“For God’s sake, this man cannot remain in power,” U.S. President Joe Biden said of his Russian counterpart, Vladimir Putin, a month after Russia launched a brutal invasion of Ukraine in February 2022. Biden’s off-the-cuff remark, which his administration swiftly sought to walk back, did not merely reflect anger at the destruction unleashed by Putin’s war of choice. It also revealed the deeply held assumption that relations between Russia and the West cannot improve as long as Putin is in office. Such a sentiment is widely shared among officials in the transatlantic alliance and Ukraine, most volubly by Ukrainian President Volodymyr Zelensky himself, who last September ruled out peace talks until a new Russian leader is in place.
The first barrier to a post-Putin Russia is, of course, Putin himself.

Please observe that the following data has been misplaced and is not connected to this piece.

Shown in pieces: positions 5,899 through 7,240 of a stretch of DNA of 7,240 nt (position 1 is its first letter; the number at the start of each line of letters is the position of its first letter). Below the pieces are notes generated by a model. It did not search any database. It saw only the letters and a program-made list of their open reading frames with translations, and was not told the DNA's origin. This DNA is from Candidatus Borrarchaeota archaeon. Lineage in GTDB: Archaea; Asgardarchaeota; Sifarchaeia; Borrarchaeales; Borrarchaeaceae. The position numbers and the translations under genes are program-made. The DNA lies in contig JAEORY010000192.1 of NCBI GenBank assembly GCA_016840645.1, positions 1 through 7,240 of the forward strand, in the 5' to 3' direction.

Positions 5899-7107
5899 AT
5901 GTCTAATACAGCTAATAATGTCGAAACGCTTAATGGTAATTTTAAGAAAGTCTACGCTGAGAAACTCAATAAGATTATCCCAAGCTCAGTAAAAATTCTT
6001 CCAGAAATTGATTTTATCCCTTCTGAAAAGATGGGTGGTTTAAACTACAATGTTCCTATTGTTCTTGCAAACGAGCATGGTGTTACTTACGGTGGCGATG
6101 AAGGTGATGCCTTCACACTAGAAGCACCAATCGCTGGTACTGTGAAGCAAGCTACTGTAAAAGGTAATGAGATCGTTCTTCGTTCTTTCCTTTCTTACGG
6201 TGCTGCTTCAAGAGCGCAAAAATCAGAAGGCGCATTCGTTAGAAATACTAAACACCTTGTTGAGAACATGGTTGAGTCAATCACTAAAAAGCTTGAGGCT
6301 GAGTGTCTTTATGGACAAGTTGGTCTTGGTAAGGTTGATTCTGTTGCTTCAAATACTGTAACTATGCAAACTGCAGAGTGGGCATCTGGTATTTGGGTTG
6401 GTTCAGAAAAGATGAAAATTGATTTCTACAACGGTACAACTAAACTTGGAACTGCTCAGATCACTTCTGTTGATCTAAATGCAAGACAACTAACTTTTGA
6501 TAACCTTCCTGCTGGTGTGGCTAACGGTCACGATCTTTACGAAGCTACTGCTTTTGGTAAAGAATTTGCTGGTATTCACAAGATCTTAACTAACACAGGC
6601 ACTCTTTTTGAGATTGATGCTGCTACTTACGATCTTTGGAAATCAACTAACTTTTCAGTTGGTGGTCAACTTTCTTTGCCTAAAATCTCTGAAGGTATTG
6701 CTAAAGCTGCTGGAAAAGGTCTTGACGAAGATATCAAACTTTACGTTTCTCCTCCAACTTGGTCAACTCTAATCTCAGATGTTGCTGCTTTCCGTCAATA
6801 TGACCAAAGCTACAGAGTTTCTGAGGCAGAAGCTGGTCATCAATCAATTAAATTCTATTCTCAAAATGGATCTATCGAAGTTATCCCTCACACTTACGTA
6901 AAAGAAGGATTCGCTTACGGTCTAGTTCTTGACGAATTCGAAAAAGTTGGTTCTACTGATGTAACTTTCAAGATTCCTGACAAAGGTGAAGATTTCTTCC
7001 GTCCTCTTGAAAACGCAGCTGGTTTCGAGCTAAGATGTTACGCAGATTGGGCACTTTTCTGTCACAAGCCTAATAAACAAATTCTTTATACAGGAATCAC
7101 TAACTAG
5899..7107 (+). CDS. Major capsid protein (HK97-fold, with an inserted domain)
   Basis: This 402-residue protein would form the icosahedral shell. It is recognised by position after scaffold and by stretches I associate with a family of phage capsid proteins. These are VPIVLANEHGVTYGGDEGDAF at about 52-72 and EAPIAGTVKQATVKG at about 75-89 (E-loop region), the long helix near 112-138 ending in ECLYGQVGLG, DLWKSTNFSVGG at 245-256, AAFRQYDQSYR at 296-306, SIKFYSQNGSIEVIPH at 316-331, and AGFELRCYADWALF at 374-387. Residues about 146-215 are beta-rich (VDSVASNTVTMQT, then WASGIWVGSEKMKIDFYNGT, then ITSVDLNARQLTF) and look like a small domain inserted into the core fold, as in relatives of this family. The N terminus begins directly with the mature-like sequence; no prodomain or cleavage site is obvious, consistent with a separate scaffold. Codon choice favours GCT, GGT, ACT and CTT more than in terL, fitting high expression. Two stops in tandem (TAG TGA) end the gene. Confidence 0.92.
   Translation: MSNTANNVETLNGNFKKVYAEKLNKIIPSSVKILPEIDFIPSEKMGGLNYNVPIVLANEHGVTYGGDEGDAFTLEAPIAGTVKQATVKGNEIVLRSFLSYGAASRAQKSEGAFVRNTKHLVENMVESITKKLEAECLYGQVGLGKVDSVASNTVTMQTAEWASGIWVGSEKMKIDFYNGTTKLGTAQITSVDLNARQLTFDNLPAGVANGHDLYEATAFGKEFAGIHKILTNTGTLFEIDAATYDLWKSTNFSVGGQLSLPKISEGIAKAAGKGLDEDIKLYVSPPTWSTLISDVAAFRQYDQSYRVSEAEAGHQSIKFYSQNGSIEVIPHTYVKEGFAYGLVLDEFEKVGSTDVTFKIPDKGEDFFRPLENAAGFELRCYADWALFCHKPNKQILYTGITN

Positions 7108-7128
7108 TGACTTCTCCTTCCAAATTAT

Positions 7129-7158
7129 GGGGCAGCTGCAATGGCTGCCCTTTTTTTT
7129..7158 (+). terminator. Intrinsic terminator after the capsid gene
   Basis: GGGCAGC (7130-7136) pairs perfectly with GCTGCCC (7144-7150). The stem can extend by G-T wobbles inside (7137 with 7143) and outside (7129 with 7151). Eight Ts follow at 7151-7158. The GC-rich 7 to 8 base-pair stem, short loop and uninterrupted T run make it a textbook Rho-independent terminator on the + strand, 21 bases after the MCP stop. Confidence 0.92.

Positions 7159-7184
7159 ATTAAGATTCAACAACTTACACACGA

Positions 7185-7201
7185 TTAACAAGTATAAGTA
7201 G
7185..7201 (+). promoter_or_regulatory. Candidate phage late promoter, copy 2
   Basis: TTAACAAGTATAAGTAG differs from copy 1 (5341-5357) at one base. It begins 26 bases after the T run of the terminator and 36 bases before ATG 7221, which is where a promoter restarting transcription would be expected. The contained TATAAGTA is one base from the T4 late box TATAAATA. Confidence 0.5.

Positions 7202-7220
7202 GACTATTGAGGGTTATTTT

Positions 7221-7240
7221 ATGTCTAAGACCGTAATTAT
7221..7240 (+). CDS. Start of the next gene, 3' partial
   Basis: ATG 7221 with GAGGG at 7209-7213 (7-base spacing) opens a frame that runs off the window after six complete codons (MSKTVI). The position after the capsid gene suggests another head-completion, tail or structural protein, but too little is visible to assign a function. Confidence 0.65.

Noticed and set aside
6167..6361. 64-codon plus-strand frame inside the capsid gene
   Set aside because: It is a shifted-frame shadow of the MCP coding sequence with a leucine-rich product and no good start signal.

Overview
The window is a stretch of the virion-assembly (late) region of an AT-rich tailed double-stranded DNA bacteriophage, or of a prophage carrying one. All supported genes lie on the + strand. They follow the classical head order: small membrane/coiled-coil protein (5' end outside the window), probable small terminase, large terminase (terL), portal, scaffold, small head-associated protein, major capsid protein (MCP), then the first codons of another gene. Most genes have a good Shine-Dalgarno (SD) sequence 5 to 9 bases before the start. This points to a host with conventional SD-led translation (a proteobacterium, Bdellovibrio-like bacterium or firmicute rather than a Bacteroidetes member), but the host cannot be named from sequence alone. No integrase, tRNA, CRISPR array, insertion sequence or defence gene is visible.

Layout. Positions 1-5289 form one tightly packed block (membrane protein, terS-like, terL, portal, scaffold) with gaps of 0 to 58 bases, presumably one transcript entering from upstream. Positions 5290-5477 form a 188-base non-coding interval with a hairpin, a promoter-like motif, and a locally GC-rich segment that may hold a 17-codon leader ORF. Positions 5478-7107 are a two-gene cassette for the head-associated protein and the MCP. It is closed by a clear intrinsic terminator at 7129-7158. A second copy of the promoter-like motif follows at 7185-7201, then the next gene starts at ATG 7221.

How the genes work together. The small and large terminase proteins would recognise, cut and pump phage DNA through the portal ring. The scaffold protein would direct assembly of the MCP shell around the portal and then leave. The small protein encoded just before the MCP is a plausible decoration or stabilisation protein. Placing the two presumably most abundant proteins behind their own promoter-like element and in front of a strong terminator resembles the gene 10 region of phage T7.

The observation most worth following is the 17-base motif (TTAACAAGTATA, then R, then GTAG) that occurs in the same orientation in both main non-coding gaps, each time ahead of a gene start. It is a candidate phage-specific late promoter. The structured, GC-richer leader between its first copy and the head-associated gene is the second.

There is good reason to be pessimistic about the prospects of Russia’s changing course under Putin. He has taken his country in a darker, more authoritarian direction, a turn intensified by the invasion of Ukraine. The wrongful detention of The Wall Street Journal reporter Evan Gershkovich in March and the sentencing of the opposition activist Vladimir Kara-Murza to a 25-year prison term in April, for example, are eerily reminiscent of measures from Soviet times. Once leaders grow to rely on repression, they become reluctant to exercise restraint for fear that doing so could suggest weakness and embolden their critics and challengers. If anything, Putin is moving Russia more and more toward totalitarianism as he attempts to mobilize Russian society in support of not just his war on Ukraine but also his antipathy to the West.
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